Monkey Puzzle Tree and Toxins

Discussion in 'Araucariaceae' started by Chris B., Mar 4, 2006.

  1. Chris B.

    Chris B. Member

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    Portland, OR USA
    I have two large and healthy monkey puzzle trees in my front yard. I am interested in planting under the trees (possibly ferns), but the area is currently barren and the soil is hard and clay-ey. I was told by someone that monkey puzzle trees secrete a toxin that keeps other plants from growing around them. Does anyone know if this is true, and if so is the toxin secreted through the roots, or does it reach the soil from the many "needles" that fall off the tree?
     
  2. Michael F

    Michael F Paragon of Plants Forums Moderator 10 Years

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    The fallen leaves may acidify the soil a little, but I'm not aware they contain any toxins. It is more likely just due to the tree using up all the water in the soil, making it too dry for other plants to grow easily (the hardness of the clay would certainly indicate this is happening). You could try plants that generally do well in shade under conifers, such as Mahonia or Gaultheria.
     
  3. Rima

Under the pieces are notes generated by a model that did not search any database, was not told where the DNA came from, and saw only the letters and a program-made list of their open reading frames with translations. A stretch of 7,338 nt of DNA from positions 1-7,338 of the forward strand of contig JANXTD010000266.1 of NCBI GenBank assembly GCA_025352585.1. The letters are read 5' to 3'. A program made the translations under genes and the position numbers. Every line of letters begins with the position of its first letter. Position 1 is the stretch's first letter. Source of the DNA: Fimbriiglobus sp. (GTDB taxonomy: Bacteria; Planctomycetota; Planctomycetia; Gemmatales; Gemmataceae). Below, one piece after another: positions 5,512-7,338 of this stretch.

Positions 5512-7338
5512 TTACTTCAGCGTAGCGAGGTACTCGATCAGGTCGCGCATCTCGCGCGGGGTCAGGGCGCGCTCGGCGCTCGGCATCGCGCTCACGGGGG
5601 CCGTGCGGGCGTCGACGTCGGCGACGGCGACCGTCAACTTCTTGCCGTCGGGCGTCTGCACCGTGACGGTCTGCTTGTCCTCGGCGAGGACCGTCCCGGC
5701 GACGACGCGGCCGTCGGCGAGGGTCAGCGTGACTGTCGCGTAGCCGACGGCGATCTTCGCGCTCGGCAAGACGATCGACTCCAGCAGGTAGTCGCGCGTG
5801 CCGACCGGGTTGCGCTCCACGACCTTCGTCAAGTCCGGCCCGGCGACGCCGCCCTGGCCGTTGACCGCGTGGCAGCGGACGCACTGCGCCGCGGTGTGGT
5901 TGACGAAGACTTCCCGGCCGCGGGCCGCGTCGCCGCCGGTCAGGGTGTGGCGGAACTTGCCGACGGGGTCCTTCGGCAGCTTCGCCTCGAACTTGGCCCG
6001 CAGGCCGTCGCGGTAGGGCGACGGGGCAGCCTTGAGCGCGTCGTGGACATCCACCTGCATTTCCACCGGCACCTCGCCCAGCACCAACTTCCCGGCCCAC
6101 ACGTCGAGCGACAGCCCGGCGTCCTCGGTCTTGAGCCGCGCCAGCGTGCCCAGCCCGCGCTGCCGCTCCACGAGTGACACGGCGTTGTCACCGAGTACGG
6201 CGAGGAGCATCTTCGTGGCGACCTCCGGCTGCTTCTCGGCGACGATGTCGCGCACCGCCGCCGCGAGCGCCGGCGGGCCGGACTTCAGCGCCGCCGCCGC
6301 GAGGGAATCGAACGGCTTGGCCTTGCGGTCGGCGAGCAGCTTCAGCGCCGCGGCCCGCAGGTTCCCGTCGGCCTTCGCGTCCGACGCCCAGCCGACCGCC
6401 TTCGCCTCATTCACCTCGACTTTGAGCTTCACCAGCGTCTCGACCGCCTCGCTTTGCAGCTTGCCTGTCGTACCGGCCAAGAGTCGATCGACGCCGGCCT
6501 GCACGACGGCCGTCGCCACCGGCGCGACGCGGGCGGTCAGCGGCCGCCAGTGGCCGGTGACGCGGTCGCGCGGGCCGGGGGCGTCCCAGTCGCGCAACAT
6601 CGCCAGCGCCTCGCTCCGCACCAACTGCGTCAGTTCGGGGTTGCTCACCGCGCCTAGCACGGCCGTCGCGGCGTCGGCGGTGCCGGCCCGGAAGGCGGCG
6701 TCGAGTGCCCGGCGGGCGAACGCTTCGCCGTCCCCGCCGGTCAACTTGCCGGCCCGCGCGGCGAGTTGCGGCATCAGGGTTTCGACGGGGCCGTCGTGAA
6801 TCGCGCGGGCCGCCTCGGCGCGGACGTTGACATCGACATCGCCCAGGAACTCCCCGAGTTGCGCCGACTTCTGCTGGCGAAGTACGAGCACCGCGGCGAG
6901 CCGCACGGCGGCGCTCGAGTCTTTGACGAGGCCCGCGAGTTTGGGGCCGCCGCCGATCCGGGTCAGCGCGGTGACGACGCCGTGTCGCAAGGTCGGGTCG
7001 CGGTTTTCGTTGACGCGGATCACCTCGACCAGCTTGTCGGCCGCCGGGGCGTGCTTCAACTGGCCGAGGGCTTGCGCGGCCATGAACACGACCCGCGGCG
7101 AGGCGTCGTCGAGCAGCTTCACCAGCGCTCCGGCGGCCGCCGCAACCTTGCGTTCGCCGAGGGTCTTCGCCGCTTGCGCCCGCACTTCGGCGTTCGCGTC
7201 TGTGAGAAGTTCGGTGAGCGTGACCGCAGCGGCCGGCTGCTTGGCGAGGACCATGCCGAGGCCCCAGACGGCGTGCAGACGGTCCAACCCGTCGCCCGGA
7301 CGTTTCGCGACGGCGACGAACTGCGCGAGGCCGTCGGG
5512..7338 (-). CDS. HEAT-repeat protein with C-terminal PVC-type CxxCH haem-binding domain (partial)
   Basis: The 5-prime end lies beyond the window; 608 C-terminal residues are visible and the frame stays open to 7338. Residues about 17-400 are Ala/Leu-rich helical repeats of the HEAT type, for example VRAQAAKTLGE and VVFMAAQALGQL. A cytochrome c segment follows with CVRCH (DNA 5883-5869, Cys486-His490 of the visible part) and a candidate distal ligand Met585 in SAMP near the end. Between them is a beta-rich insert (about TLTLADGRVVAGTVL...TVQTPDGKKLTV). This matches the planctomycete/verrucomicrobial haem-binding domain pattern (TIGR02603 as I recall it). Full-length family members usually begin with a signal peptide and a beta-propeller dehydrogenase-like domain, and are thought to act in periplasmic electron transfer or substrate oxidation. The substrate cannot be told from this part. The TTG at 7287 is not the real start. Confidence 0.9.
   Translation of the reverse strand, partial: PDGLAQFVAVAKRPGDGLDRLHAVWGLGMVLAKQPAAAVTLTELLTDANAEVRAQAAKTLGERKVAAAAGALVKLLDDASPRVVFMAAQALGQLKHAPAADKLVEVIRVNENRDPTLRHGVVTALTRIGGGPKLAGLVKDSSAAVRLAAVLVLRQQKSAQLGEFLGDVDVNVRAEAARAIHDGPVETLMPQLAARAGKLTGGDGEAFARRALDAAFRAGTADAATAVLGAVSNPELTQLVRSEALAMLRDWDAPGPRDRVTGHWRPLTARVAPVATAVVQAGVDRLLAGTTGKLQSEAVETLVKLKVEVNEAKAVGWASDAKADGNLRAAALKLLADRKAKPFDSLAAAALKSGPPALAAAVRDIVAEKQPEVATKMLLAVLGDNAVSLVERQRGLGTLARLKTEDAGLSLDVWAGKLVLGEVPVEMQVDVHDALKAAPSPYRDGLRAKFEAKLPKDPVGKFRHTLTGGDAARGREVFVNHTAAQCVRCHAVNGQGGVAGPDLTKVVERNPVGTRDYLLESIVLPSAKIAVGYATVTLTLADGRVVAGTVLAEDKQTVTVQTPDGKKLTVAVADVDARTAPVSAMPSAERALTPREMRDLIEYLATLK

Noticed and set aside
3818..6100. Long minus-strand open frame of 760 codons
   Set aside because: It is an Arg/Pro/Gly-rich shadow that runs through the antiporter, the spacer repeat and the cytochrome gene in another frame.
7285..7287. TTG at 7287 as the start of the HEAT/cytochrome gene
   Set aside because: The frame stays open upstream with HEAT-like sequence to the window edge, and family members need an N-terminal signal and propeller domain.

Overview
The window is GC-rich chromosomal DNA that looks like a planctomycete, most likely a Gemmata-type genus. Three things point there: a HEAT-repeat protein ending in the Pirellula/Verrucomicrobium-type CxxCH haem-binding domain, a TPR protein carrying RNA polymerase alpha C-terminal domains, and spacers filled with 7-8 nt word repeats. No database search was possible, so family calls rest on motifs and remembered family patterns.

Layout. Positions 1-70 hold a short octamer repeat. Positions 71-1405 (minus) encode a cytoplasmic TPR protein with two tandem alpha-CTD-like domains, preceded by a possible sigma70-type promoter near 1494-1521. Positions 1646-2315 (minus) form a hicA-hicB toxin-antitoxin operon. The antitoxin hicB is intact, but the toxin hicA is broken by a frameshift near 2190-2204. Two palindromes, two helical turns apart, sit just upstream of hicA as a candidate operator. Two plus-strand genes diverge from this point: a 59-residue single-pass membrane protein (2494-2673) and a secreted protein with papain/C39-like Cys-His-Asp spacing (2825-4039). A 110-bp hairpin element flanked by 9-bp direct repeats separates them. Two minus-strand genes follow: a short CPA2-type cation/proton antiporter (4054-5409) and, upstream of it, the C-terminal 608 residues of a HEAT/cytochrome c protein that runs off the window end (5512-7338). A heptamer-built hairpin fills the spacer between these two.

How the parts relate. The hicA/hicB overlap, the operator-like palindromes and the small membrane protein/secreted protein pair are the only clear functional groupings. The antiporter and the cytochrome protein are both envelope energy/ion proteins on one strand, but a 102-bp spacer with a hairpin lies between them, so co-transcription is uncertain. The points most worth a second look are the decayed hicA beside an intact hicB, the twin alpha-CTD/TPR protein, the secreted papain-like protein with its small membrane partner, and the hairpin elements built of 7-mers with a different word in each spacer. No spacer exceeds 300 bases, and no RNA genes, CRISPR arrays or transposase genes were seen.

Rima Active Member

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    Are you sure you're not thinking of Black Walnuts that secrete juglone?
     
  4. Luke Harding

    Luke Harding Active Member

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    I am sure that Monkey Puzzle trees do not secrete any sort of toxin. There is a large specimen at the entrance to a park in my home town which is underplanted with a whole load of stuff, Roses, Forsythia and Hydrangea being the only ones I can remember at the moment. Compaction does indeed sound like the most likely reason. I doubt the needles would effect the acidity of the soil too much either. Generally small branches fall from the trees rather than individual needles and in my experience, they do not break down or rot into the ground for a very long time. They are still sharp critters for years after!
     
  5. Chris B.

    Chris B. Member

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    Thanks for your advice. I have noticed that the thick branches don't let much rain reach the ground below the tree. Hopefully better soil and irrigation will do the trick.
     

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